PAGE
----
If not wielded carefully, Prior Learning could be a dangerous weapon!

If you are a learner with tons of knowledge, do the right thing. Read the next post on this blog to discover how you could rein in your knowledge and direct it usefully.


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Establishing a Process of Change – Overcoming Learned Helplessness

In the “Learned Helplessness Banishment” trilogy…
Read the first post (to understand the Concept of Learned Helplessness), the second post (to identify and ascertain the existence of Learned Helplessness), and this of course, is the third and final post (to establish a process of change and overcome Learned Helplessness).

In the previous post we learned to recognize the issue of learned helplessness. Have you identified a symptom in your behavior? If you haven’t found even one instance of learned helplessness, I suggest you look again. All of us have our apprehensions, our doubts, our beliefs about our inabilities – and they derive their sustenance from LH (Ah – I finally broke the chains and used an abbreviation.)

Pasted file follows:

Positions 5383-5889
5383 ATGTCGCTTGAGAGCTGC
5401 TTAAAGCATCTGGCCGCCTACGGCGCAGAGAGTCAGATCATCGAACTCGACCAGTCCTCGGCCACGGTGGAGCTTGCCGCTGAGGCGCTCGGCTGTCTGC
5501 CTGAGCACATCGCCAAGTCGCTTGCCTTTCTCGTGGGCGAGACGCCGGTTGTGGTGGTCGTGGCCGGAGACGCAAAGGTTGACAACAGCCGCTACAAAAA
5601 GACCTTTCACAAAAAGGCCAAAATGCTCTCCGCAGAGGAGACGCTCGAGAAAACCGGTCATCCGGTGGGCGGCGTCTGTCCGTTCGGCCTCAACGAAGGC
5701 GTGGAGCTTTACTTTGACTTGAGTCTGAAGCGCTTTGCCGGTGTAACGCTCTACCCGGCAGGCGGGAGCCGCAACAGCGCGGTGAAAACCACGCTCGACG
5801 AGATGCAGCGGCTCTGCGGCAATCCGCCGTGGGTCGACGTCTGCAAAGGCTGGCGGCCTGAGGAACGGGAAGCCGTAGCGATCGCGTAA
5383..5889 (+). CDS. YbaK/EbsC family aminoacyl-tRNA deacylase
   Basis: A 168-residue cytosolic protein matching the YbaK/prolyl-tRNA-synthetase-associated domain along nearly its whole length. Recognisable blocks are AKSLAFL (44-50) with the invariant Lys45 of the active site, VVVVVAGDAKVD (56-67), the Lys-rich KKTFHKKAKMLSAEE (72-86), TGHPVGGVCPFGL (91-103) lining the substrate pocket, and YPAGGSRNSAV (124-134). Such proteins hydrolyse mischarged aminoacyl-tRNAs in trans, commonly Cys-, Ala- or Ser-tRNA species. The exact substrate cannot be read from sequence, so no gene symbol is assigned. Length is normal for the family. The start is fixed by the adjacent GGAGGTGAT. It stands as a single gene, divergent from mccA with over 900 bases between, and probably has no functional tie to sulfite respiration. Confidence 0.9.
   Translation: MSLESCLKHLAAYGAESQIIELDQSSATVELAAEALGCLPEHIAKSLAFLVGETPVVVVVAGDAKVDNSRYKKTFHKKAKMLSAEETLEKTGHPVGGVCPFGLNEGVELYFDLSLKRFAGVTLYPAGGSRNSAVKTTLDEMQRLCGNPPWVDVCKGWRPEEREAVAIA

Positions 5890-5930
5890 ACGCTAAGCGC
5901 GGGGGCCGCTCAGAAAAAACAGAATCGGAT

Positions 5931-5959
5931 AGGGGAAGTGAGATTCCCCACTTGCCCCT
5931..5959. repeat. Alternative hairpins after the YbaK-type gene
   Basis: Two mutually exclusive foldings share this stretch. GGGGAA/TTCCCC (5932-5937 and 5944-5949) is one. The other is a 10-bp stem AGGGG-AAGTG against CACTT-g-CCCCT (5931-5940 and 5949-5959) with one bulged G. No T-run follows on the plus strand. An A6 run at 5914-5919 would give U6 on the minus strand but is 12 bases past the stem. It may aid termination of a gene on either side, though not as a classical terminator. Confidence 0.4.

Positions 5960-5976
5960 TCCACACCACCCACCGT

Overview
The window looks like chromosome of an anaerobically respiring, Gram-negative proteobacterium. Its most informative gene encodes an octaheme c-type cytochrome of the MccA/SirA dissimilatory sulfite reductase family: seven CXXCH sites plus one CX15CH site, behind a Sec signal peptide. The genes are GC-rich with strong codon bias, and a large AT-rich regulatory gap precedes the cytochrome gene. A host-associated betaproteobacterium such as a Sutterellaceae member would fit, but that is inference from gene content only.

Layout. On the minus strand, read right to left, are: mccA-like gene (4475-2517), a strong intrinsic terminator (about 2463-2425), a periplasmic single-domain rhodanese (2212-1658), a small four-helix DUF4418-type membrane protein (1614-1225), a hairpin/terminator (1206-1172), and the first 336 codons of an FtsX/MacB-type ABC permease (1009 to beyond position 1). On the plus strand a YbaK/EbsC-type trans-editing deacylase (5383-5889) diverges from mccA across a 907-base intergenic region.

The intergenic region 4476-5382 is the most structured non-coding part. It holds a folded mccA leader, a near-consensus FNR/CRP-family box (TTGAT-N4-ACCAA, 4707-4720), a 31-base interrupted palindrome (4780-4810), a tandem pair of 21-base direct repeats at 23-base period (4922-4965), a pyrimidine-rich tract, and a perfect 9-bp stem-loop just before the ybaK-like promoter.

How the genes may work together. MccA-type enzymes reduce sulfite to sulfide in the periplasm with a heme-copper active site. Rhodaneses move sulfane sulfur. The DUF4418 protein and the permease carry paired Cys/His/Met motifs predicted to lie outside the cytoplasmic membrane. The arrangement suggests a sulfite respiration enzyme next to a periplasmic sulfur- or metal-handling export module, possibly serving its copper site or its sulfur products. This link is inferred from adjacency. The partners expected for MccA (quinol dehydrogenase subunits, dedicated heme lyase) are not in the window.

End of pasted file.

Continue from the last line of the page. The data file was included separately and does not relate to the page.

So let’s be good and review our own actions and corresponding justifications more objectively. Stop for a moment; pick up a pencil and a paper (or whatever else you use for jotting down your thoughts in the e-savvy environment of today.) Don’t tell me, and don’t tell anyone else – but be honest and put down the one thing that you’d really like to change.

Before you move on, remind yourself that life is a thousand times more beautiful when you are in-charge:-)

Photo by YimHafiz
  • Apply the litmus test – Confirm the Need to Bring About a Change
  • Identify/Establish a Motivator and a Process for the Change
  • Review & Fix the Motivator & the Process
  • Repeat the Process
  • Measure Results

Apply the litmus test.

Do you suffer from a physical, objective inability to achieve your specific objective?
Yes>>>Stop. Get help/resolve the real issues impeding your progress towards your objective.
No>>>Good. The issue can be resolved then – merely by controlling your runaway thoughts. Now answer the second question.

Do you attribute the issue to external factors?
Yes>>>Read ahead, apply, and get a life.